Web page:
New Cesium showcase: Divvy.Vision


Check out the latest Cesium showcase app:

Divvy.Vision is an open-source viewer of 2014 origin and destination trips of Chicago’s Divvy bike share program, and an entry for the Divvy Data Challenge 2015. It was developed by Matthew Shaxted using several technologies including Cesium, CartoDB, D3, and Turf.


The arcs do represent bike rides and not Joshua playing a Thermonuclear War simulation, correct? :smiley:

Kidding aside, this is a really cool program. The wire-frame buildings is a nice touch. The white wireframes with a black background makes for good contrast. Do the bikes have GPS tracking for exact routing? If they do perhaps showing that data might be too much information, even though the rider identity is anonymous. So a tall but skinny curve indicates that the origin and destination are not far from eachother, but the rider took a long round-a-bout path in between. This program is an awesome way to quickly visualize large amounts of data over time.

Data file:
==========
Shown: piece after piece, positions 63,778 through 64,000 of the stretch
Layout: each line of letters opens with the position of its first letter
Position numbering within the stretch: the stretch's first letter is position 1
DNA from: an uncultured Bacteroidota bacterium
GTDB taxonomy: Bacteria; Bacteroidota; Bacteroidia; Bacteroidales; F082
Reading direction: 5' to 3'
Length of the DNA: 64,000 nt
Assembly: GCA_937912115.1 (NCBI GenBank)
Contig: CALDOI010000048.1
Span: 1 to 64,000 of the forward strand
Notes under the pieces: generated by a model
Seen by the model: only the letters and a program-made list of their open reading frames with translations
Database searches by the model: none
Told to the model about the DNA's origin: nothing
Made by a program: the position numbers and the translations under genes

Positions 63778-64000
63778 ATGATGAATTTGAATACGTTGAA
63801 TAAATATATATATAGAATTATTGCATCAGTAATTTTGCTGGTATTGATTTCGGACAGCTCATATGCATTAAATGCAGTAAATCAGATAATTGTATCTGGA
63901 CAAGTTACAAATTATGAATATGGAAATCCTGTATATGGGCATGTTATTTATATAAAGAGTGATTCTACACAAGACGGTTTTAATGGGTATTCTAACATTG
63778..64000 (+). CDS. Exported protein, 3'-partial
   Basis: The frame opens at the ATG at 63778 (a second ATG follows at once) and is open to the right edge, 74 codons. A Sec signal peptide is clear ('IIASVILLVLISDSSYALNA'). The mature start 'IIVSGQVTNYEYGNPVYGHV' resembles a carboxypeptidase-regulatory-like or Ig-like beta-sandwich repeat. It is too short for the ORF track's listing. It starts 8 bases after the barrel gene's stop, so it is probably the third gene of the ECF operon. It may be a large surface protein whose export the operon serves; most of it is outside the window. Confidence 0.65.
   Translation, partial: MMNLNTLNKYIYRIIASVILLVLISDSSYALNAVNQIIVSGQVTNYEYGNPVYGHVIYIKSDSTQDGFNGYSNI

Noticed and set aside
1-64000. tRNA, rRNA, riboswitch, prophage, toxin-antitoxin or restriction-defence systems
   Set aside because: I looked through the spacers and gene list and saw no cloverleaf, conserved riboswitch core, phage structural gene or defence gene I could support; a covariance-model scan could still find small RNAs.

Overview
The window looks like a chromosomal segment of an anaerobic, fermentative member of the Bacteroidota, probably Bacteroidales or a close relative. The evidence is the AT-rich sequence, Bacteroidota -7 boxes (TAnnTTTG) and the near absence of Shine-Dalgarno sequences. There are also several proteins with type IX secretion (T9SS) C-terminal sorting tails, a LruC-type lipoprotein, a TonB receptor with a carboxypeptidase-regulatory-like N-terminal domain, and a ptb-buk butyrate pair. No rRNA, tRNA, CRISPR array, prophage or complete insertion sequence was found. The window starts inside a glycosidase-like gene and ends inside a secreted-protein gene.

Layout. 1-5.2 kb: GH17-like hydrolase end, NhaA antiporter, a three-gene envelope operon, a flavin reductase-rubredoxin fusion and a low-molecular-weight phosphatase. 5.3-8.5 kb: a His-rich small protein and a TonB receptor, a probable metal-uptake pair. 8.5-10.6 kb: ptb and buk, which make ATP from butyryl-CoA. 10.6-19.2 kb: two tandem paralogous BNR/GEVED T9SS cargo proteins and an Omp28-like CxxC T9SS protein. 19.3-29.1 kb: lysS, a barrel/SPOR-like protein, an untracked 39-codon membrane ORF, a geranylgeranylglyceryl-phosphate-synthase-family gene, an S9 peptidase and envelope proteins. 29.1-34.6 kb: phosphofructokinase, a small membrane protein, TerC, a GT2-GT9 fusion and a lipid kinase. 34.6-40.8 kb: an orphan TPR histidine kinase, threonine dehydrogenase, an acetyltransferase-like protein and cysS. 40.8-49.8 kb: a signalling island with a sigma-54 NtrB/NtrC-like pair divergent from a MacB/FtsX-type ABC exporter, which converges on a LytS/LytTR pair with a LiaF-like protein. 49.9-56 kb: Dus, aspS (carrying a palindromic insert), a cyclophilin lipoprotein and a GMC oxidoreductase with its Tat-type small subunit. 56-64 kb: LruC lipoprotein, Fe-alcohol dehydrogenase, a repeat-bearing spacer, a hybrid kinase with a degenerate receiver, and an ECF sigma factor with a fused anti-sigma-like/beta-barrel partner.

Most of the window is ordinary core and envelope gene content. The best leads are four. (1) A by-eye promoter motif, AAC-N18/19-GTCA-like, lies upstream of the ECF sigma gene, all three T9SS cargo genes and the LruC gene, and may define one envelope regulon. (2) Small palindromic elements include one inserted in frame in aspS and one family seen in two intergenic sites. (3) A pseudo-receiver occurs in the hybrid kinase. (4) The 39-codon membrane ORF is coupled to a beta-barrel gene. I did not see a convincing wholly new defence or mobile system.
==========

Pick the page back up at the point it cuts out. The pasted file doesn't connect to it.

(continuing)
Thanks - Cesium can handle a lot of building geometry quite nicely actually. Great platform for this type of city visualization work. That video clip reminded me of this visualization:

Divvy bikes currently do not have GPS tracking for exact routing. When a customer checks out and checks in a bike to a station, they record a flag, and they make these flags available. Each data point has station id and timestamp of checkout, trip duration, type and age of rider if registered among a few other things.

Would be cool if they were all GPS enabled though... could probably infer a most probable route by looking at trip duration and comparing to known routes.


Matt’s app just made it to the finals for the Divvy data challenge. Please consider voting for it:


Looks like the only one with 3D visualization, also the only one with streets marked (with buildings to boot), unless I’m missing an option in the other ones. The moving dots seem to simply move along an L shape, while it appears the one with lines move along possible routes along the streets, though it doesn’t show the streets on the map that they are following. I think I prefer E.T.'s routing!